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Linear Algebra

I.     Course Prefix/Number: MAT 260

       Course Name: Linear Algebra

       Credits: 3 (3 lecture; 0 lab)

II.    Prerequisite

MAT 251 with minimum grade of C.

III.   Course (Catalog) Description

Course covers matrices and the algebra of linear systems.  Content includes equations, vector spaces, real inner product spaces, linear transformations, determinants, eigenvalues, eigenvectors, diagonability, quadratic forms and symmetric matrices.  Calculators/computers used when appropriate.

IV.   Learning Objectives

1. Use basic matrix operations and the algebra of matrices to solve practical problems.  Applications include topics such as Kirchoff’s laws, the Leontieff model of an economy, Markov chains, least squares methods, singular value decomposition and Fourier coefficients of a function.
2. Determine if a set is a vector space or subspace.
3. Calculate bases, dimension and rank of a matrix, and use inner products to find lengths, projections, and angles between vectors.
4. Determine dependence and independence of a set of vectors.
5. Use the Gram-Schmidt process to find an orthogonal basis for a vector space.
6. Apply algebraic methods to construct, analyze and evaluate the following features of linear transformations:  their matrices, whether they are one-to-one or onto, their range and null spaces, and their similarity.
7. Apply properties of the determinant function, expand determinants using cofactors, and calculate determinants.
8. Calculate eigenvalues and eigenvectors.
9. Classify quadratic forms and find a basis for which a quadratic form has no cross-terms.

V.    Academic Integrity

Students and employees at Oakton Community College are required to demonstrate academic integrity and follow Oakton's Code of Academic Conduct. This code prohibits:

• cheating,
• plagiarism (turning in work not written by you, or lacking proper citation),
• falsification and fabrication (lying or distorting the truth),
• helping others to cheat,
• unauthorized changes on official documents,
• pretending to be someone else or having someone else pretend to be you,
• making or accepting bribes, special favors, or threats, and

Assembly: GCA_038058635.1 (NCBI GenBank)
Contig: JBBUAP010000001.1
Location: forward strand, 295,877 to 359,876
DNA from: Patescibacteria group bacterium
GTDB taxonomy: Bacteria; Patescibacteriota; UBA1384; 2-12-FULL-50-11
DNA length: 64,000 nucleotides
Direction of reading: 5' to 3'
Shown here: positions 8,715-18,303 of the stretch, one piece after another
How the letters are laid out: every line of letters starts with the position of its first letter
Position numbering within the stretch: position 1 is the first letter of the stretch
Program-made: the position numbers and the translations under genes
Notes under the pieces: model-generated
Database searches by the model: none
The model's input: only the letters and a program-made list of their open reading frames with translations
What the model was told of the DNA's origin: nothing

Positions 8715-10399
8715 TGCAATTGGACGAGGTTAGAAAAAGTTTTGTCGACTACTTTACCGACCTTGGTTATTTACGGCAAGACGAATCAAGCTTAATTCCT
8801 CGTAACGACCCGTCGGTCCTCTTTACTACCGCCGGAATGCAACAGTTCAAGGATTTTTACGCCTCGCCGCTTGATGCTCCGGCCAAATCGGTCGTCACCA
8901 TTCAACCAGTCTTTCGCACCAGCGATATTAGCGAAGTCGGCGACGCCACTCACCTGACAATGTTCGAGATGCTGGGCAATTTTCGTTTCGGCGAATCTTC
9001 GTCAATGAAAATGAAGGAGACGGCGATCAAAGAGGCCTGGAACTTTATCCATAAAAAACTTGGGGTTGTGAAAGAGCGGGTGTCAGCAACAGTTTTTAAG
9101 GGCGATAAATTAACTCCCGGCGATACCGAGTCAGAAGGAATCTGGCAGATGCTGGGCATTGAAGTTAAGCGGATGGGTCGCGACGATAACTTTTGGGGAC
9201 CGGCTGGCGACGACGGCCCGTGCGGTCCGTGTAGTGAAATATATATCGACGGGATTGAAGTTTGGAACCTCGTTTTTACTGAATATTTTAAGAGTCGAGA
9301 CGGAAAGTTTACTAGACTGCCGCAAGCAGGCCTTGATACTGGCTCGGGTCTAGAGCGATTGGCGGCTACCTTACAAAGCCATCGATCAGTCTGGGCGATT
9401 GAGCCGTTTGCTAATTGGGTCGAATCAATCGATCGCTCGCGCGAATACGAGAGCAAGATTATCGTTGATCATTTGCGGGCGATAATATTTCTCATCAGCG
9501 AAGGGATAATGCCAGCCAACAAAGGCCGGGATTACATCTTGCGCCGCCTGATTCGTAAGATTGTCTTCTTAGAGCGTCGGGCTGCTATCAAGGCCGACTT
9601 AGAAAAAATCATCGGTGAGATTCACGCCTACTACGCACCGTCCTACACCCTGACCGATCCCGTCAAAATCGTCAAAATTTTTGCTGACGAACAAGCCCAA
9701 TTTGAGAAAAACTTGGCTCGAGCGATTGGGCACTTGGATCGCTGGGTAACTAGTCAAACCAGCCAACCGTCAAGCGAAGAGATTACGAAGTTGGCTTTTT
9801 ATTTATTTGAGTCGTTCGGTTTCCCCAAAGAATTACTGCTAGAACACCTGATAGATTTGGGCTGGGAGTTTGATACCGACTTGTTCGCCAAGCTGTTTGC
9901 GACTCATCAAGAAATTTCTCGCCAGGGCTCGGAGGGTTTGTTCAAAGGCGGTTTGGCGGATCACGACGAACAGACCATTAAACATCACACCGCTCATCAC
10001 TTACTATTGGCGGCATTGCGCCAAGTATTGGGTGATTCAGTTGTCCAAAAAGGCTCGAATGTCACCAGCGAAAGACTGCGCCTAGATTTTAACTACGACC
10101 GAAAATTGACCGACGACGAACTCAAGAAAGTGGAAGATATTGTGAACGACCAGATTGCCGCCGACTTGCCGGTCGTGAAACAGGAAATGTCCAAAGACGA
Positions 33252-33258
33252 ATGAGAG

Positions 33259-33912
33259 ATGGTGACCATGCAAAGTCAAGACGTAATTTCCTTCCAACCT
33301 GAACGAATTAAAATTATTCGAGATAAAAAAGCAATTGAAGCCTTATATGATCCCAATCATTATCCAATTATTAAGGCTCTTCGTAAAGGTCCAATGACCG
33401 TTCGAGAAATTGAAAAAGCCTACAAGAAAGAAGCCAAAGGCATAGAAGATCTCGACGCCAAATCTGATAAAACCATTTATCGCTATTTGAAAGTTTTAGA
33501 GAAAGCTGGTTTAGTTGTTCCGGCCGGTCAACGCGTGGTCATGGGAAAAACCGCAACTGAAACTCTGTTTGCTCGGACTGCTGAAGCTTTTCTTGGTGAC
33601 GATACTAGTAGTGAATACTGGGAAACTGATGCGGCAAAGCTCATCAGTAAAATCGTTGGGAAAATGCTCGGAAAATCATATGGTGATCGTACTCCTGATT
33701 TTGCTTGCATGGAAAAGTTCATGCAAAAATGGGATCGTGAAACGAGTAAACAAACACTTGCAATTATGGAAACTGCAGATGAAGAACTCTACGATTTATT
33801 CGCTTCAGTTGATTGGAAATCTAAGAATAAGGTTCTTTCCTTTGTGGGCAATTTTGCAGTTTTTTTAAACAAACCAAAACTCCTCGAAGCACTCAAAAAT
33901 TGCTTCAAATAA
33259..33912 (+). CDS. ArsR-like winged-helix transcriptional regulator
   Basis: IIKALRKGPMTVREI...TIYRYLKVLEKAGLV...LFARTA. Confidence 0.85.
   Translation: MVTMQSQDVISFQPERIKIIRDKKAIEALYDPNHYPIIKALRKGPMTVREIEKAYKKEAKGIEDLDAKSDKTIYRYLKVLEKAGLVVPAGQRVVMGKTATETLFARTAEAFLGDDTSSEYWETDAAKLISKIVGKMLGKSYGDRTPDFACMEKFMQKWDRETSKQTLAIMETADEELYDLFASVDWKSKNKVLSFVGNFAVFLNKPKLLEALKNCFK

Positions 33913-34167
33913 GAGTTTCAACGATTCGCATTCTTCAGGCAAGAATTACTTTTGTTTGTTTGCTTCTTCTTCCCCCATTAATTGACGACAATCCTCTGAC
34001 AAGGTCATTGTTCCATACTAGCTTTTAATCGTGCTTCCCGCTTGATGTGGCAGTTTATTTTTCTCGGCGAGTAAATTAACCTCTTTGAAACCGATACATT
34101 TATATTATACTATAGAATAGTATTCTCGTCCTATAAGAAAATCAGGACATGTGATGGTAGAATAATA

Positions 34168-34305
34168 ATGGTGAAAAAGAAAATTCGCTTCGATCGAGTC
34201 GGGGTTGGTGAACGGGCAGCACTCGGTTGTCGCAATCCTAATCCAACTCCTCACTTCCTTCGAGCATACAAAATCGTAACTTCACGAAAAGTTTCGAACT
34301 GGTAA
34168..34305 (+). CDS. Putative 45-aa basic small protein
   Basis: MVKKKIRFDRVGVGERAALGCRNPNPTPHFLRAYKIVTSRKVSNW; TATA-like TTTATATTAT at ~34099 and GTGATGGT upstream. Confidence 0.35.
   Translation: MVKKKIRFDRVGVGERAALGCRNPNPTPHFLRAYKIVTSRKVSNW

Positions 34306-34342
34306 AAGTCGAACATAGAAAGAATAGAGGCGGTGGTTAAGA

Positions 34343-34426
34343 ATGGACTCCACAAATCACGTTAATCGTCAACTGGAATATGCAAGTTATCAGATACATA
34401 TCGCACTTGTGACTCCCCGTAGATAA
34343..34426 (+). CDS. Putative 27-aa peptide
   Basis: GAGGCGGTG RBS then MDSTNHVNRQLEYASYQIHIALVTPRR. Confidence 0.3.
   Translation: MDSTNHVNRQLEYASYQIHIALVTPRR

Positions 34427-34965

• any other behavior that violates academic integrity.

There are serious consequences to violations of the academic integrity policy. Oakton's policies and procedures provide students a fair hearing if a complaint is made against you. If you are found to have violated the policy, the minimum penalty is failure on the assignment and, a disciplinary record will be established and kept on file in the office of the Vice President for Student Affairs for a period of 3 years.
Details of the Code of Academic Conduct can be found in the Student Handbook.

VI.   Sequence of Topics

A.    Systems of Linear Equations and Matrices
    1     Gaussian elimination
    2     Homogeneous systems of linear equations
    3     Matrices and matrix arithmetic
    4     Matrix invertibility
    5      Applications

B.    Vector Spaces
    1.     Euclidean n-space
    2.     Linear independence
    3.     Basis and dimension
    4.     Rank of a matrix
    5.     Inner product spaces
    6.     Orthonormal bases and projections

C.    Linear Transformations
    1.     Properties, range and null space
    2.     Matrix representations, products and inverses
    3.     Similarity

D.    Determinants
    1.     The determinant function and evaluation
    2.     Properties of determinants        
    3.     Cofactor expansion        
    4.     Applications including Cramer's Rule
       
E.     Eigenvalues and Eigenvectors        
    1.     Eigenvalues and eigenvectors of linear transformations        
    2.     Diagonalization

F.     Quadratic forms
    1.    Symmetric matrices
G.    Recommended Technology
    1.    Use of technology to perform matrix computations
    2.    Use of technology to determine matrix products and inverses
    3.   Use of technology to evaluate determinants

VII.  Methods of Instruction

(To be completed by instructor)

Methods of presentation can include lectures, discussion, experimentation, audio-visual aids, small-group work and regularly assigned homework. Calculators/computers will be used when appropriate.  Mathematica, Derive, and TI-92 calculators are available for use at the College at no charge.
Course may be taught as face-to-face, media-based, hybrid or online course.

VIII. Course Practices Required

(To be completed by instructor)

Course may be taught as face-to-face, media-based, hybrid or online course.

IX.   Instructional Materials

Note: Current textbook information for each course and section is available on Oakton's Schedule of Classes.

Note: Current textbook information for each course and section is available on Oakton's Schedule of Classes.  Within the Schedule of Classes, textbooks can be found by clicking on an individual course section and looking for the words "View Book Information".

Textbooks can also be found at our Mathematics Textbooks page.

X.    Methods of Evaluating Student Progress

(To be determined and announced by the instructor)

Evaluation methods can include grading homework, chapter or major tests, quizzes, individual or group projects, calculator/computer projects and a final examination.

XI.   Other Course Information

Individual instructors will establish and announce specific policies regarding attendance, due dates and make-up work, incomplete grades, etc.

If you have a documented learning, psychological, or physical disability you may be entitled to reasonable academic accommodations or services. To request accommodations or services, contact the Access and Disability Resource Center at the Des Plaines or Skokie campus. All students are expected to fulfill essential course requirements. The College will not waive any essential skill or requirement of a course or degree program.